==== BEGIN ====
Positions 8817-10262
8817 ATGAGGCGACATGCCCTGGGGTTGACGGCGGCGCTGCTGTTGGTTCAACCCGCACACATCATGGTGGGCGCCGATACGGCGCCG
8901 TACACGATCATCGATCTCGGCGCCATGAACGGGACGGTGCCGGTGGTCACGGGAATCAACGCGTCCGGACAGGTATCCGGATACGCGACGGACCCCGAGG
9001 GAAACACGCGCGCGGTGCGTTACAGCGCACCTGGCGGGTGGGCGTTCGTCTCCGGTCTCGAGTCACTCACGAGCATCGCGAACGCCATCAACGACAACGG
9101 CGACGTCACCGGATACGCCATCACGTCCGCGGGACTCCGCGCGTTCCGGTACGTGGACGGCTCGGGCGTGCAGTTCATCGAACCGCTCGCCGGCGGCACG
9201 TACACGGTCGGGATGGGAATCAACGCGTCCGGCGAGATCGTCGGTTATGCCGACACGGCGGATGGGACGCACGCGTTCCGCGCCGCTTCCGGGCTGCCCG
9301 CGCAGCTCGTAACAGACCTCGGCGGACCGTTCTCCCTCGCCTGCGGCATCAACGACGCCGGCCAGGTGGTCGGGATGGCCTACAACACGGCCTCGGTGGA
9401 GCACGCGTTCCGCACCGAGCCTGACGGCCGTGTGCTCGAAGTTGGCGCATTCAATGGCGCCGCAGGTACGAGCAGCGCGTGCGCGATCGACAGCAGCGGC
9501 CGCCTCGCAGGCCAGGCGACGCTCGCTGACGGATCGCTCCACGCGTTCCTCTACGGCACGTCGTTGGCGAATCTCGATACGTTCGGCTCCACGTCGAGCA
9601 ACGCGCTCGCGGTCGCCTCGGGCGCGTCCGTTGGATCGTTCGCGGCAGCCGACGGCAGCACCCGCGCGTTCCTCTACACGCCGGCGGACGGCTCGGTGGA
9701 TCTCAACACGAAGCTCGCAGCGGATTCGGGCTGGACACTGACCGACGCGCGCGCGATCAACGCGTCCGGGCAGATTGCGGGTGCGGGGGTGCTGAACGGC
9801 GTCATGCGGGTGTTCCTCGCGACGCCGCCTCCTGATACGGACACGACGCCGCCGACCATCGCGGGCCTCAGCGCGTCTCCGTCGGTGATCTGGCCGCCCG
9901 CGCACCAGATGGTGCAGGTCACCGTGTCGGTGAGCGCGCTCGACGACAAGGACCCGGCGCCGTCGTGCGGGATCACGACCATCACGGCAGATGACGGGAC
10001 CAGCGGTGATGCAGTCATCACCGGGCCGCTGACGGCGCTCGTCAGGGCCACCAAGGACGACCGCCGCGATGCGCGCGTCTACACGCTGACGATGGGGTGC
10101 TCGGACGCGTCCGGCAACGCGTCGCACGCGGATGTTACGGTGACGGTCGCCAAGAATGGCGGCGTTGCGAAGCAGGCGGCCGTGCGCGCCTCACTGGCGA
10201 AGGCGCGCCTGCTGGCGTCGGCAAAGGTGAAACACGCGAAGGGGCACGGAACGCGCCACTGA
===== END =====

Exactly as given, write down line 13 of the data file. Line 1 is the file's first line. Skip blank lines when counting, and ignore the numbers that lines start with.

9901 CGCACCAGATGGTGCAGGTCACCGTGTCGGTGAGCGCGCTCGACGACAAGGACCCGGCGCCGTCGTGCGGGATCACGACCATCACGGCAGATGACGGGAC